Berry Global Group: Story Structure In M&A Situations
30 October, 2020
Best investments are just like good stories or movies: with three-part story structure (complication, development, resolution), important turning points, intrigue, drama, and surprises.
Strictly analytical approach to investment management does not provide us with tools for dealing with uncertainty.
The closed and fixed form of analytics leaves no place for imagination.
And without imagination, we are just not capable of fathoming uncertainty, fathoming the future.
Narrative, by its nature, allows us to understand the time dimension better: order of events, their length, and different time periods.
For example, George Soros, in his book “Alchemy of Finance” describes how he analyzed certain investment situations.
In order to see the big picture and analyze the case he uses terms borrowed from the world of literature, movies, and theatre. He calls the overall cycle “scenario” and different stages of the cycle “act one”, “act two”, “act three”, “act four”, and puts an emphasis on main “actors”: the shareholders.
I think that the use of such terms is not a coincidence: it serves well the purpose of looking at how the situation develops over time.
Some M&A transactions present opportunity to develop a good investment thesis.
Large merger is an important, transformative corporate event.
It can change investment thesis and story of a company.
It just takes time for company’s story structure to develop and for share prices to reflect fundamental changes and developments.
As a result of this, shares can decline or trade sideways despite the fact that transaction has great fundamental logic and benefits for shareholders.
All of this creates opportunities for investors. After certain period of time it is easier to take a step back and look at company’s story and story structure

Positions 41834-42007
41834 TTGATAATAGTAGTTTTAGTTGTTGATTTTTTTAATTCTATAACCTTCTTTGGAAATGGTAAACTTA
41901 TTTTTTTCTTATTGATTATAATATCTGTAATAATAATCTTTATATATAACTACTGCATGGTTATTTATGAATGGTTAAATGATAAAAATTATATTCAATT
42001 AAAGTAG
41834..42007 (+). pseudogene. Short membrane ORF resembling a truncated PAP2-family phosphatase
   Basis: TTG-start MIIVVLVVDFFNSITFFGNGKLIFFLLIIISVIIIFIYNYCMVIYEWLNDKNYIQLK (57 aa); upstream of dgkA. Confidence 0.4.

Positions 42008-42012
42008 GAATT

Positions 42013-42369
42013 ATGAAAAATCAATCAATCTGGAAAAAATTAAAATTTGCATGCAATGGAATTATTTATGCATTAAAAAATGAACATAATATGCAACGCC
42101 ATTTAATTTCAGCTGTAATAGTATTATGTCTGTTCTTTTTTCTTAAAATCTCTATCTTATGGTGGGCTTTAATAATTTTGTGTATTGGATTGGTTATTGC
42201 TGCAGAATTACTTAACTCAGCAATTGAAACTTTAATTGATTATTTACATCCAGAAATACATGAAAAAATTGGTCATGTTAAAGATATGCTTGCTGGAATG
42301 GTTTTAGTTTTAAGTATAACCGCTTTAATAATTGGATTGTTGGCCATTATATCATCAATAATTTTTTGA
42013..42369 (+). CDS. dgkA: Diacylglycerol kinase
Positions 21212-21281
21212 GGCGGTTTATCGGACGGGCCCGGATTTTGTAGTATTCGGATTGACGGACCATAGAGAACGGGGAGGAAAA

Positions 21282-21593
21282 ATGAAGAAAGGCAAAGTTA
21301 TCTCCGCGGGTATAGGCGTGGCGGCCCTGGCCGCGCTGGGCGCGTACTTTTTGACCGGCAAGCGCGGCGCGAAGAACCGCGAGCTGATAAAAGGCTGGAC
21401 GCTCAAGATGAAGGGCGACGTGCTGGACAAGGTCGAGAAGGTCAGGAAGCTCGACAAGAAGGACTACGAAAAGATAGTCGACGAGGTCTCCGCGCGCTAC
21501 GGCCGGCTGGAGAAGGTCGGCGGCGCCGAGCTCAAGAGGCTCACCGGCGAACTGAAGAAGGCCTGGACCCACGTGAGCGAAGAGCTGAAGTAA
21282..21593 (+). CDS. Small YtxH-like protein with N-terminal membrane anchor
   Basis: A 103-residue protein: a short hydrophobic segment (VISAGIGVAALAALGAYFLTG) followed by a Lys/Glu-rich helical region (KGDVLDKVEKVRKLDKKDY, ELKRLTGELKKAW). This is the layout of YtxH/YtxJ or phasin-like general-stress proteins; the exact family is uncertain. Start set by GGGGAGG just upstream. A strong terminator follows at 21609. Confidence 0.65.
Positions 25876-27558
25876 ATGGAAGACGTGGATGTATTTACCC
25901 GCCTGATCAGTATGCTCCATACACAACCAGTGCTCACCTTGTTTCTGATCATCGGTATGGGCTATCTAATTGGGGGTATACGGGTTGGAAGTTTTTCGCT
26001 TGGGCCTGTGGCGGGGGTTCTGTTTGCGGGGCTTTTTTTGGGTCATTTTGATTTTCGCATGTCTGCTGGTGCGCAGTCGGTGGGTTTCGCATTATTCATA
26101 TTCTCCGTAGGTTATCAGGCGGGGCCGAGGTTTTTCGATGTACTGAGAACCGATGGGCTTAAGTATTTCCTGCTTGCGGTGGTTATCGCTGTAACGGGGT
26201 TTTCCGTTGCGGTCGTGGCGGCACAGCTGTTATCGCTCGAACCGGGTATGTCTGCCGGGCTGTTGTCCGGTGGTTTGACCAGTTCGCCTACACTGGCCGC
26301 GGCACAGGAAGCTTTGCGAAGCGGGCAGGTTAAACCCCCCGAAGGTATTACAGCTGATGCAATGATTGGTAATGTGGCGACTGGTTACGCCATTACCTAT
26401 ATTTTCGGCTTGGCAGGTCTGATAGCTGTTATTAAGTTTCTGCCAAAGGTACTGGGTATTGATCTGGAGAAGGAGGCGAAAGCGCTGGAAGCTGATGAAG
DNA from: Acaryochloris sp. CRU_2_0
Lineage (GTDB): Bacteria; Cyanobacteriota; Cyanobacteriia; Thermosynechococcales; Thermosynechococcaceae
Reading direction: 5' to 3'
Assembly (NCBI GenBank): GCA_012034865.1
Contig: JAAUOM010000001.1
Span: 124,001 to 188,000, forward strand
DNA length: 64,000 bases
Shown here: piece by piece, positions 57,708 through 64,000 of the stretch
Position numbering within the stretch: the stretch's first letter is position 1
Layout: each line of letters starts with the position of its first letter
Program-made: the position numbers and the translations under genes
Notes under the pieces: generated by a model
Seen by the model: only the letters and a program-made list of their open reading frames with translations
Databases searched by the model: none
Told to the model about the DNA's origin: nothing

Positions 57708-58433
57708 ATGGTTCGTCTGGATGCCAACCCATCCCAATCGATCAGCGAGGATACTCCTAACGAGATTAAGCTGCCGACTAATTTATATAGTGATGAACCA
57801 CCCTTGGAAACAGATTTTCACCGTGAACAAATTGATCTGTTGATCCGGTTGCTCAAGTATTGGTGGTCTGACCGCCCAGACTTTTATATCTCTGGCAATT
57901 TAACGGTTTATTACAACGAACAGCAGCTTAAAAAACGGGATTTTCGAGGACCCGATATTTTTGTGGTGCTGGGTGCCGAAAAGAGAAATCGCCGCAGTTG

Berry Global Group
In July 2019, Berry Global Group completed an acquisition of RPC Group plc for a purchase price of approximately $6.5 billion (including debt), creating a leading global supplier of value-added protective solutions and one of the world’s largest plastic packaging companies.
Upon completion of the acquisition, the company reorganized into four reporting segments: Consumer Packaging International, Consumer Packaging North America, Engineered Materials and Health, Hygiene & Specialties
Company reported operating EBITDA of $581 million for the third quarter of 2020, and according to latest investor presentation, a guidance of $2.1 billion for FY 2020.
BERY currently trades at an EV/EBITDA of x6.91 and x7.64 based on annualized Q3 results and guidance, respectively.
Free cash flow guidance for FY 2020 is $830 million, while the company aims to achieve a normalized FCF of $900 million going forward. Based on these figures, free cash flow yield is therefore 13.4% and 14.5%, respectively.
Despite the fact that company’s main objective in the near future is to deleverage, given its industry sector and current post COVID-19 environment, we believe its shares represent an attractive investment opportunity